Back in the 1970s, one of the Fed’s tools was to use reserve requirements to manage money. If the Fed raised reserve requirements it could slow down money creation. Today, with so many excess reserves in the system ($3.3trn at last count), the Fed and other banking regulators have layered regulations on banks, pushing required capital ratios from 4%, to 6%, to 10%, or higher. 'Reserve requirements' have been replaced by direct regulation on how much capital a bank must hold.
This is why the 2008-2014 QE did not create inflation. The Fed grew its balance sheet but it also increased capital requirements which kept the banks from multiplying those new reserves.
The pandemic response was different. The Fed monetised Treasury debt created new money to buy bonds. At the same time, the Treasury and Congress used banks (through PPP loans and direct deposit stimulus checks) to distribute “stimulus” and the Fed eased liquidity rules to allow this to happen. M2 growth exploded. In fact, it has grown 41% since February 2020.
So, how does this get reversed? Once the Fed allows more M2 to be created, it cannot destroy it. All those deposits are owned by someone – you, me, your employer, or the Treasury. The Fed cannot take them away – they are private property.
There are only three ways to limit money supply growth under the 'abundant reserve' model. First, by paying banks interest on their reserves at a high enough rate to keep them from lending. But this approach means that at a 3.5% rate, the Fed will be paying private banks roughly $120bn per year. This may or may not stop them from lending but it will certainly not make politicians, like Elizabeth Warren, very happy.
Second, the Fed can raise capital requirements, as it is already doing. Last week, JP Morgan was forced to raise its Tier 1 capital ratio to 12.5% from 11.2%. Jamie Dimon, the CEO of JP Morgan, said these rules were 'capricious' and 'arbitrary'. He is correct. They have nothing to do with the banks themselves and have everything to do with slowing money supply growth. At some point, however, this becomes ridiculous. Banks are better capitalised and have more liquidity than they probably ever have.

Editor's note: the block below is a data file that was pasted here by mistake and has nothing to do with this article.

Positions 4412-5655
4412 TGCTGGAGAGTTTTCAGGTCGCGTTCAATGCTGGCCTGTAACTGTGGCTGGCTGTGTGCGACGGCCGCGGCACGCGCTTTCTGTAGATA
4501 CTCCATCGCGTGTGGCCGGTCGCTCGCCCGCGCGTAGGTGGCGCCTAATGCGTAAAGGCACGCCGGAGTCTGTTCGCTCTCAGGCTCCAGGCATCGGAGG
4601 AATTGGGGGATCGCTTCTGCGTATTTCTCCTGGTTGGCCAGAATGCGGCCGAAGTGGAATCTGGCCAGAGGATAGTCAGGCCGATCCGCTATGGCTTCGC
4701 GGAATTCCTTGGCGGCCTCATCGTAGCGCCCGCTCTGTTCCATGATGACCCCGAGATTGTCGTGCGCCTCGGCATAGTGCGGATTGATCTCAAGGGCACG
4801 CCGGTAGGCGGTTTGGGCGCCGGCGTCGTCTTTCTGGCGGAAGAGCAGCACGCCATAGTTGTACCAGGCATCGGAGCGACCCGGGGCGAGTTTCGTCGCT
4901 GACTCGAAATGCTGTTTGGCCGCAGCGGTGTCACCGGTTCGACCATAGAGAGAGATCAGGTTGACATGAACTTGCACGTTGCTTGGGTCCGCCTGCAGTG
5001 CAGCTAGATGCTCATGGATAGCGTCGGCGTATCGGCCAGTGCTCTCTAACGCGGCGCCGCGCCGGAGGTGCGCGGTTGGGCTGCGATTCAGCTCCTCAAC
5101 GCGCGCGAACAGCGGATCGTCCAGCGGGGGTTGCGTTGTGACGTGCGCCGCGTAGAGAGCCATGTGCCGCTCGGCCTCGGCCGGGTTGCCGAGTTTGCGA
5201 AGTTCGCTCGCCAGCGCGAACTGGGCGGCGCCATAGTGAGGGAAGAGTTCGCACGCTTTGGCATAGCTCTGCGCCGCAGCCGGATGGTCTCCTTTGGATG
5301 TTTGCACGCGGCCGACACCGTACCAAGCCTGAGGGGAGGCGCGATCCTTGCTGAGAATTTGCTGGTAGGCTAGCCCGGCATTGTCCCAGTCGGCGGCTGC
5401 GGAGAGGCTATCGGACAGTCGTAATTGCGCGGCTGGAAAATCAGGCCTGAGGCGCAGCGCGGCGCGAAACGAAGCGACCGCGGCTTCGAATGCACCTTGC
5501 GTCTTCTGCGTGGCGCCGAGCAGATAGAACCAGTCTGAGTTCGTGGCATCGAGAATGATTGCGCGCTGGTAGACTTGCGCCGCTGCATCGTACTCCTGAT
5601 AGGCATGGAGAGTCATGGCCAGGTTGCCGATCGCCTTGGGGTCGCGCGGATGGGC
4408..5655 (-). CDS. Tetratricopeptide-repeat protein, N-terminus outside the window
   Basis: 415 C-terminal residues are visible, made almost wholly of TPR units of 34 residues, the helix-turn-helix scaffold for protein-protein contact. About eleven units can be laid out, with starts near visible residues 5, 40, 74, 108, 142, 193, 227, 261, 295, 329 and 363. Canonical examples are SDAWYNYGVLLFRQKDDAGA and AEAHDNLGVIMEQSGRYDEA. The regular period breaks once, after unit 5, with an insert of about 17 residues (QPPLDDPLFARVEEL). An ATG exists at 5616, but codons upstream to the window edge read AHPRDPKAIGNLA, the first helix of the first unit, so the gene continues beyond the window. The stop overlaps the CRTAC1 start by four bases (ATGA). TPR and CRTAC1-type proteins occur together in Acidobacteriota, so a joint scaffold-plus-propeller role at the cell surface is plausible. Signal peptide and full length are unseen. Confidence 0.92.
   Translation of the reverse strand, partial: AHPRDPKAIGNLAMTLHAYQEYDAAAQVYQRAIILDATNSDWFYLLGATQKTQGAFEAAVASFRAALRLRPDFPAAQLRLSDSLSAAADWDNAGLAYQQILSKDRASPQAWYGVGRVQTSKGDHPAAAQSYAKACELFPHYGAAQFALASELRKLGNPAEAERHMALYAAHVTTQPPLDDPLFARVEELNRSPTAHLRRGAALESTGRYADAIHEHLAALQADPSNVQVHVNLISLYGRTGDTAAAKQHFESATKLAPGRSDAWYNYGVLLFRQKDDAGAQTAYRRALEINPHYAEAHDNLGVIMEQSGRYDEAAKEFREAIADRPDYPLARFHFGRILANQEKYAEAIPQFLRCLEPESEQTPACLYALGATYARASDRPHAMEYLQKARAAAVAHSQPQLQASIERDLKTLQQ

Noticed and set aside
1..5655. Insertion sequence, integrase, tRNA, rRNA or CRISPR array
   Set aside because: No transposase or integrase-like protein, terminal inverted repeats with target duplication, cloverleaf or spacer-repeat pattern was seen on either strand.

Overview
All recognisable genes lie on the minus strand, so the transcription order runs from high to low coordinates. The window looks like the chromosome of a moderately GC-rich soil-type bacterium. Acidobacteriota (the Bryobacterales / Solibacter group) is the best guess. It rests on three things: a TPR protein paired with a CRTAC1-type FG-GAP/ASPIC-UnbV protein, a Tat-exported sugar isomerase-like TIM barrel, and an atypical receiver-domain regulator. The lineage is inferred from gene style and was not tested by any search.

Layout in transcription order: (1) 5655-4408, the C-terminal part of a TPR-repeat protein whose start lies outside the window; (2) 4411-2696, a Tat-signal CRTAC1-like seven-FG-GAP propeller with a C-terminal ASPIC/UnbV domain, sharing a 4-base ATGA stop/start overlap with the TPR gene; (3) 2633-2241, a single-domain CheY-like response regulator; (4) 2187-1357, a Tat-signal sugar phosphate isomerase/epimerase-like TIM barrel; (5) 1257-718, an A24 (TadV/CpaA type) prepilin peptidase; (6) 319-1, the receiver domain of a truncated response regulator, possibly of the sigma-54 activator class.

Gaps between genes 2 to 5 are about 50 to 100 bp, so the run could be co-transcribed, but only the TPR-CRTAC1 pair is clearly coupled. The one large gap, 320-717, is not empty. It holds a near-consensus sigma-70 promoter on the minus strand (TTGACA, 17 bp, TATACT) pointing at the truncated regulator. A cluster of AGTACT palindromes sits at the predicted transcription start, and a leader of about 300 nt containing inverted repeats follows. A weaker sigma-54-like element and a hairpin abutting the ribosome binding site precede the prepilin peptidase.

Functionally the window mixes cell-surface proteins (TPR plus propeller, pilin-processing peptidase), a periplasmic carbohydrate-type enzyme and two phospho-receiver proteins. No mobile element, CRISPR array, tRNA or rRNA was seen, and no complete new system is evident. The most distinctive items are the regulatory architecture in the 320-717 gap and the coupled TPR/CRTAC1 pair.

The third way has little to do with the Fed. If the Treasury ran a surplus, as it did in April, it could reduce its debt and allow the Fed to let bonds mature. But this is unlikely to last. The US has what appears to be a permanent budget deficit and that is unlikely to change under the current leadership.
We are not saying that raising interest rates will not cause a recession. What we are saying is no country in the world has ever had massive inflation problems under the new 'abundant reserve' policy model. We are in uncharted territory. Raising rates alone is an untested tool to slow or stop M2 growth.
Some people say that the velocity of money is falling and so we do not need to worry about M2 as much. Slower velocity will help get inflation back down and keep it there. Slower velocity means every dollar boosts economic activity by less than it used to. But this is afeatureof the abundant reserve model, not abug. As the Fed grows its balance sheet, bank balance sheets grow as well, but this money is not allowed to circulate because of higher and higher capital requirements. That is why velocity has fallen. Velocity itself has not changed, money has.
The thing that worries us the most is that the Fed will keep growing its balance sheet and government’s power by regulating banks to the point where capital requirements hit ridiculously high levels.
And this brings us back to Paul Volcker and Ronald Reagan. By slowing the growth of money, Volcker took the Fed out of the business of juicing the economy. By cutting tax rates and reducing regulations, Reagan revived the private sector. This ended stagflation and led to a boom in the economy.
How do we end the current trajectory and fix our problems all over again? Our answer would be to shrink the size of the Fed’s balance sheet by massive amounts. It is way too big, and it is regulating banks in an extraordinary and unprecedented fashion. And while we sound like a broken record, shrink the size and scope of the federal government as well!
Putting these two policies together, just like the US did in the early 1980s, will end the stagflation we have not seen since the 1970s.
Brian Wesbury is chief economist and Robert Stein is deputy chief economist at First Trust